• We can’t stop Brexit now, but we can plan for a better Britain – Wes Streeting, The Guardian

More comment:

  • If Brexit campaigners break their promises to Wales, distrust in politics will grow – Martin Shipton, Wales Online
  • Brussels’ demands for an exit fee are utterly ridiculous – Leo McKinstry, Daily Express
  • Another referendum is a big risk for the SNP – Bill Jamieson, The Scotsman

May 1) Government denies ‘sweetheart deal’ for Surrey Council

“Jeremy Corbyn has accused Theresa May of offering a Tory-led council a “sweetheart deal” in a bid to”kill off” plans for a 15 per cent rise in council tax .The Labour leader confronted Mrs May with a series of leaked text messages from the leader of Surrey County Council, claiming ministers had offered him a special deal. On Tuesday Surrey County Council called off a planned referendum on a 15 per cent rise in council tax that was intended to help fund social care… The Prime Minister’s Official spokesman denied that a deal had been made and insisted that Surrey County Council would not receive any extra cash for calling off the planned referendum.” – Daily Telegraph

  • Tory council’s referendum ‘bought off with cash’ – The Independent
  • Leaks put May under pressure to plug shortfall – The Times (£)
  • Labour MP ‘begs’ the Prime Minister to raise NHS spending – The Sun

More public spending:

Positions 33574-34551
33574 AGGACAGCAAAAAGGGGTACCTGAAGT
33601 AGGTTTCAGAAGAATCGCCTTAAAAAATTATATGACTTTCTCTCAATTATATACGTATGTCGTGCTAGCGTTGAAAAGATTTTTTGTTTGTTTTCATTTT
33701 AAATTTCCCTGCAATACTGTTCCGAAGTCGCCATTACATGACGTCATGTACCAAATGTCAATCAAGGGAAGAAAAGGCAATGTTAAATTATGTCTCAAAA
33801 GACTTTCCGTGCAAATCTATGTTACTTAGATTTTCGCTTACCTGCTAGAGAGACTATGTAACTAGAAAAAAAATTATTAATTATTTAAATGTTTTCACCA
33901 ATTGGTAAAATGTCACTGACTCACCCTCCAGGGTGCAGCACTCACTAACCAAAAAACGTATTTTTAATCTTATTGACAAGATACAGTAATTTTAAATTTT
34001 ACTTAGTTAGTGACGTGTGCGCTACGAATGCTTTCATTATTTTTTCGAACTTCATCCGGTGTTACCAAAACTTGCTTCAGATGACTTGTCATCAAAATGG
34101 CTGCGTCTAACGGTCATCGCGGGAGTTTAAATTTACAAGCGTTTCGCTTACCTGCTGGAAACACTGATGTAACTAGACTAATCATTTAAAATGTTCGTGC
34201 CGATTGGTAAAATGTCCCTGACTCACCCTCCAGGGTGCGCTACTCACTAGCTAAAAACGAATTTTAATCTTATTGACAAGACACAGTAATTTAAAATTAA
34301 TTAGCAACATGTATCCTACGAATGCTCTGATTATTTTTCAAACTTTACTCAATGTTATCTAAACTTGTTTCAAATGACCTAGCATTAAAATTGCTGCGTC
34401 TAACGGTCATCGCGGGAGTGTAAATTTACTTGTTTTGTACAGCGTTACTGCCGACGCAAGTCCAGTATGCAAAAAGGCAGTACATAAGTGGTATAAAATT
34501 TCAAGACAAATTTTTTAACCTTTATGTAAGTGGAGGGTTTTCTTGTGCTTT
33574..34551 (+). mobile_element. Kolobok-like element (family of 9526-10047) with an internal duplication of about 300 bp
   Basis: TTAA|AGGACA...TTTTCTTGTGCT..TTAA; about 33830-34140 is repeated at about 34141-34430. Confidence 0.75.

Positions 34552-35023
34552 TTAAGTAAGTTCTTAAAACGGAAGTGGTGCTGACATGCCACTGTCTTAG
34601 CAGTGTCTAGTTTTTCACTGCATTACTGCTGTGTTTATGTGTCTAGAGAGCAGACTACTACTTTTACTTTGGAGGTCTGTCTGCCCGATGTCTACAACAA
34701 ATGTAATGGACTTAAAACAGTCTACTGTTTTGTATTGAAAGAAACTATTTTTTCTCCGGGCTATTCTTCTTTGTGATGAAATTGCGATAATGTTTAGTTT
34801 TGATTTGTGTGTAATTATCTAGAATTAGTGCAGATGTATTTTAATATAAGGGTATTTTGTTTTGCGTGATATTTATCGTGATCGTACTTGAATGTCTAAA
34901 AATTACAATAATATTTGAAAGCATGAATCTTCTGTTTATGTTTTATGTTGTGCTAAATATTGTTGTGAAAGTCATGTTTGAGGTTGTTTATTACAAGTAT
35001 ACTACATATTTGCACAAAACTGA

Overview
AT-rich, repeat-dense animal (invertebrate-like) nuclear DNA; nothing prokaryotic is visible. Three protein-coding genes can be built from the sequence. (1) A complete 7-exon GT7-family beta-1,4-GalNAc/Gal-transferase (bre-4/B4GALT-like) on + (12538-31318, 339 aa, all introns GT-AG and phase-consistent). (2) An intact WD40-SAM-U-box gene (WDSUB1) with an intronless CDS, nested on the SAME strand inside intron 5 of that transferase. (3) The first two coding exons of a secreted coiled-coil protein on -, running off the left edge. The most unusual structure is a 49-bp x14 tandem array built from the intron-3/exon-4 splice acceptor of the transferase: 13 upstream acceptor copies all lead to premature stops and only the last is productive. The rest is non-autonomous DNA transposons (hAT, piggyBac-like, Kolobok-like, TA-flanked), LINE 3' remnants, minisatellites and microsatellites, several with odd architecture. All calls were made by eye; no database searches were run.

• Low-income tenants at risk from Universal Credit glitch – The Sun


  • One of Corbyn’s best days at Prime Minister’s Questions – Patrick Kidd, The Times (£)
  • A Surrey state of affairs – Michael Deacon, Daily Telegraph


  • How we’ll restore the public’s faith in democracy – Ben Gummer, Times Red Box
  • We need spending cuts, not tax rises – Andrew Lilico, The Sun

>Yesterday: Video: WATCH: Corbyn ambushes May at PMQs with leaked texts about the Surrey council tax referendum

May 2) Brady wins concessions over school funding

School“Theresa May yesterday signalled a climbdown over changes to school funding which have sparked a bitter backlash from rural MPs. Ministers have drawn up a new funding formula, which calculates how much schools receive, in a bid to make it fairer. Under rules which date back to the last Labour government, some schools in urban areas currently receive thousands of pounds per pupil more than those in rural areas.  But when the new proposals were published last months, they caused fury among Conservative MPs whose local schools are set to lose out.” – Daily Mail

  • Schools failing poor but clever girls – The Times (£)
  • New grammars will take only top 10 per cent of children – Daily Mail
  • Cleverest Scottish pupils ‘a year behind on science’ from when SNP took over – Daily Telegraph


Iain Martin: The Prime Minister’s iron fist needs a velvet glove

“Even many of us who voted for Brexit acknowledge that the negotiations are fraught with risk. And in Scotland support for independence hit 49 per cent in a poll yesterday, as the SNP hopes to force another referendum next year. Amid all this, May needs a deeper reservoir of goodwill to draw on. She will need the trust of a wider group of colleagues and the support of Whitehall advisers encouraged to think intelligently, not just obediently, during an emergency. She needs friends, not ever more enemies, when there’s trouble ahead.” – The Times (£)

  • Is it too much to expect Tories to act like Tories, and cut taxes? – Stephen Glover, Daily Mail
  • Right-wing populists have no chance of actual power – David Aaronovitch, The Times (£)